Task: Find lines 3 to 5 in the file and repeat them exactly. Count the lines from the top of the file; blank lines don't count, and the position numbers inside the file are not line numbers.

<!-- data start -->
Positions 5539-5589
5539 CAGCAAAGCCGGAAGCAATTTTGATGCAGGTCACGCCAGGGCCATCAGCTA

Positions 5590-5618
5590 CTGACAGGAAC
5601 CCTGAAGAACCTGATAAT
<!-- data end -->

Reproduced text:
Positions 5590-5618
5590 CTGACAGGAAC
5601 CCTGAAGAACCTGATAAT